What is sciatica

Sciatica is a condition involving inflammation or impingement of the nerve root in the lower back. It causes unilateral leg pain that can descend to the knee or even foot and is often shooting in nature. It can also cause numbness and weakness in the leg in extreme cases. It is estimated that sciatica can affect up to 40% of the population and is more prevalent in 40-60 year olds.

Treatment of sciatica generally begins with non-steroidal anti-inflammatory medication (NSAIDs), can include epidural injections and, in extreme and chronic cases ends with surgery. These interventions are generally considered to reduce pain, however, the effect of NSAIDs is uncertain, with many people reporting little relief. All of these treatments can have side effects and surgery is invasive, can cause neurological issues and, for healthcare providers, is expensive.

acupuncture for sciatica oxford

Acupuncture for Sciatica

One of the best studies for treating sciatica with acupuncture is a large systematic review and meta-analysis conducted by Qin et al. (2015). In it they compared 11 randomized controlled trials consisting of 962 patients. The authors concluded that acupuncture was more effective than non-steroidal anti-inflammatory medications, of which there are questions about whether it is stronger than placebo or not. They also noted that acupuncture was a safe intervention, at most causing slight bleeding. Compared to the digestive issues that can arise from non-steroidal anti-inflammatory medication it could therefore be a preferable treatment option. Interestingly the researchers also noted that acupuncture can enhance the effects of the drugs and reduce their side-effects.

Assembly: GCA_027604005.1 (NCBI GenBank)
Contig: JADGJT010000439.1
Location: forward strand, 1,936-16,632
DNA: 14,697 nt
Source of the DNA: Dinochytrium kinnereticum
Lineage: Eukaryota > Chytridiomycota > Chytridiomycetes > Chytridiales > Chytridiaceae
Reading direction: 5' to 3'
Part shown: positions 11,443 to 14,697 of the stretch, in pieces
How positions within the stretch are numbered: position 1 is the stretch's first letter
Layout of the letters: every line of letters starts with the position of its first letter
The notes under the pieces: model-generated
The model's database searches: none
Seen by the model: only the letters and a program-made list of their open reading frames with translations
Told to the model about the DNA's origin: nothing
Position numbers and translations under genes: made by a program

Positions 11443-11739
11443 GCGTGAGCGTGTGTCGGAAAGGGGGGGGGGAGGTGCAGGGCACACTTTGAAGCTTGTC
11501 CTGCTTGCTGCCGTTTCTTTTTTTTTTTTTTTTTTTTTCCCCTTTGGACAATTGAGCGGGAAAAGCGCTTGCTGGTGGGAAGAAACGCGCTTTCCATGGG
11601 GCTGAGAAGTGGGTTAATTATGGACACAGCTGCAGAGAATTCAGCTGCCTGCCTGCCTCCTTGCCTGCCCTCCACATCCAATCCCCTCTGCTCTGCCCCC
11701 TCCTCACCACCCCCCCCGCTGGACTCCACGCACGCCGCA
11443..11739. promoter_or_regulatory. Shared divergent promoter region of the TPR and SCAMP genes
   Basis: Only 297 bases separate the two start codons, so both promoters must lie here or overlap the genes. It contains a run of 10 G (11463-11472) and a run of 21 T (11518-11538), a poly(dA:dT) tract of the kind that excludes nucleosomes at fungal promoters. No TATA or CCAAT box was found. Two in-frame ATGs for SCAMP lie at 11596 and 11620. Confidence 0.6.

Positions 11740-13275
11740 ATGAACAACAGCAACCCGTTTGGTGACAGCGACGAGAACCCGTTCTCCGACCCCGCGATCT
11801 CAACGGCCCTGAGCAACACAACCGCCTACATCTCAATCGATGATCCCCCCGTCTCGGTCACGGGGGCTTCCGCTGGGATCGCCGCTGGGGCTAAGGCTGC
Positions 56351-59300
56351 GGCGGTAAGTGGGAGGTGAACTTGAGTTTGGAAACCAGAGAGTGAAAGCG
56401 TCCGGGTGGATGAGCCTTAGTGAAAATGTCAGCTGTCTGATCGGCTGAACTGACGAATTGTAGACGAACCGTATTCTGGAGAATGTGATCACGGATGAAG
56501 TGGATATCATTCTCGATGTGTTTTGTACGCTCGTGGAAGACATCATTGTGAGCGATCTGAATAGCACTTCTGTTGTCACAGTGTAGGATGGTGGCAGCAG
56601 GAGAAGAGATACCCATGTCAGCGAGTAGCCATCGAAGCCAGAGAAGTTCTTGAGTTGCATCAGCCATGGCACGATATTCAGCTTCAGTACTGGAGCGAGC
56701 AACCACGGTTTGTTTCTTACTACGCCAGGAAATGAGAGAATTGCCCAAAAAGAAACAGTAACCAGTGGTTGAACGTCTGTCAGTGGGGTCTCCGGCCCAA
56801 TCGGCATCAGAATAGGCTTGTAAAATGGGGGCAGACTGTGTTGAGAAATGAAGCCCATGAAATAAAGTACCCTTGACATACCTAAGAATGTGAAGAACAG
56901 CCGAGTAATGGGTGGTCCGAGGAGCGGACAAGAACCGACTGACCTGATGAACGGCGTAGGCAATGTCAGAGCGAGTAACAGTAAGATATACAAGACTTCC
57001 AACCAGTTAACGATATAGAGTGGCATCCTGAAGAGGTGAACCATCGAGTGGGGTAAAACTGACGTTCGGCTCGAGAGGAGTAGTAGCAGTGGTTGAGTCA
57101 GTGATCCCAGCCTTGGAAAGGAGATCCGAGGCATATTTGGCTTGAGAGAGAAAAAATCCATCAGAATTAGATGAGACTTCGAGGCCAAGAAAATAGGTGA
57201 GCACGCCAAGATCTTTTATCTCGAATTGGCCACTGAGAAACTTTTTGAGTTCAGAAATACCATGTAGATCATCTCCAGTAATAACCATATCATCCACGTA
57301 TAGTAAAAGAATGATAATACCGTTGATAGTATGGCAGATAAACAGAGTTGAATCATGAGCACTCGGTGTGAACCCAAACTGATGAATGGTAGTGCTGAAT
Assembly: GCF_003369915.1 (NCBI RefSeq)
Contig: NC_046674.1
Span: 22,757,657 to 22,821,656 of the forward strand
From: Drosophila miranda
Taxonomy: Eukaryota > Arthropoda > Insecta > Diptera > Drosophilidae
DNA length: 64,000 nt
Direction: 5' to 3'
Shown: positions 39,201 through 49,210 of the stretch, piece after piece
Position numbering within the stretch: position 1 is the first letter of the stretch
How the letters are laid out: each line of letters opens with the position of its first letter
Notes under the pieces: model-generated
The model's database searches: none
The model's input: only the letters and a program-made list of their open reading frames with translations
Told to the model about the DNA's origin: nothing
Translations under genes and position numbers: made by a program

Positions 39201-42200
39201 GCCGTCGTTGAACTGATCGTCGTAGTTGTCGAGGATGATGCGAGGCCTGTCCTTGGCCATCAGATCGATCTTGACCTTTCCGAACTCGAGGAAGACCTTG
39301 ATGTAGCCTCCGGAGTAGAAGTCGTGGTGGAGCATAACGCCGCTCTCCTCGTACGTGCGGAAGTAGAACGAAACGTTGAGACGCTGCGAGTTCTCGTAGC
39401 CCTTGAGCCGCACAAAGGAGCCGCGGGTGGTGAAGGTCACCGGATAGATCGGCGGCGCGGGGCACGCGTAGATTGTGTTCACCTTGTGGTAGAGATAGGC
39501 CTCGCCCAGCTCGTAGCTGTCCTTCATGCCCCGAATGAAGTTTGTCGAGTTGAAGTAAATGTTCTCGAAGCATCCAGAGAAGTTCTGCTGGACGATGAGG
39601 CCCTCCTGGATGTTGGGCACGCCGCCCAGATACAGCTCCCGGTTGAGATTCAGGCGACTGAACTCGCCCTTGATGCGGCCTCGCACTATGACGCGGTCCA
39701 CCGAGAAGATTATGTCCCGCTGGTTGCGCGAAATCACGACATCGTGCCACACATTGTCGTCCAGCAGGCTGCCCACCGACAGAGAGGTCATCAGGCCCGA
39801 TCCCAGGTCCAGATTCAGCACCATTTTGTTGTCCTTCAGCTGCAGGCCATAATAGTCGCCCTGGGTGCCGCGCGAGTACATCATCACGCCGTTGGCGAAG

Of course this is a relatively small sample size and more research must be done before anything can be considered proven.

Mechanisms of acupuncture for sciatica

Acupuncture affects the body with a wide variety of complementary mechanisms that help to reduce the pain and inflammation. These include:

  • stimulating nerves located in muscles and other tissues, which leads to release of endorphins and other neurohumoral factors, and changes the processing of pain in the brain and spinal cord.
  • reducing inflammation, by promoting release of vascular and immunomodulatory factors.
  • improving muscle stiffness and joint mobility by increasing local microcirculation, which aids dispersal of swelling.
  • causing a transient change in sciatic nerve blood flow, including circulation to the cauda equine and nerve root.
  • influencing the neurotrophic factor signalling system, which is important in neuropathic pain.
  • increasing levels of serotonin and noradrenaline, which can help reduce pain and speed nerve repair.
  • improving the conductive parameters of the sciatic nerve.
  • promoting regeneration of the sciatic nerve.

 

References

British Acupuncture Council’s sciatica page

Qin et al. Acupuncture for sciatica

Stafford et al. History of epidurals for sciatica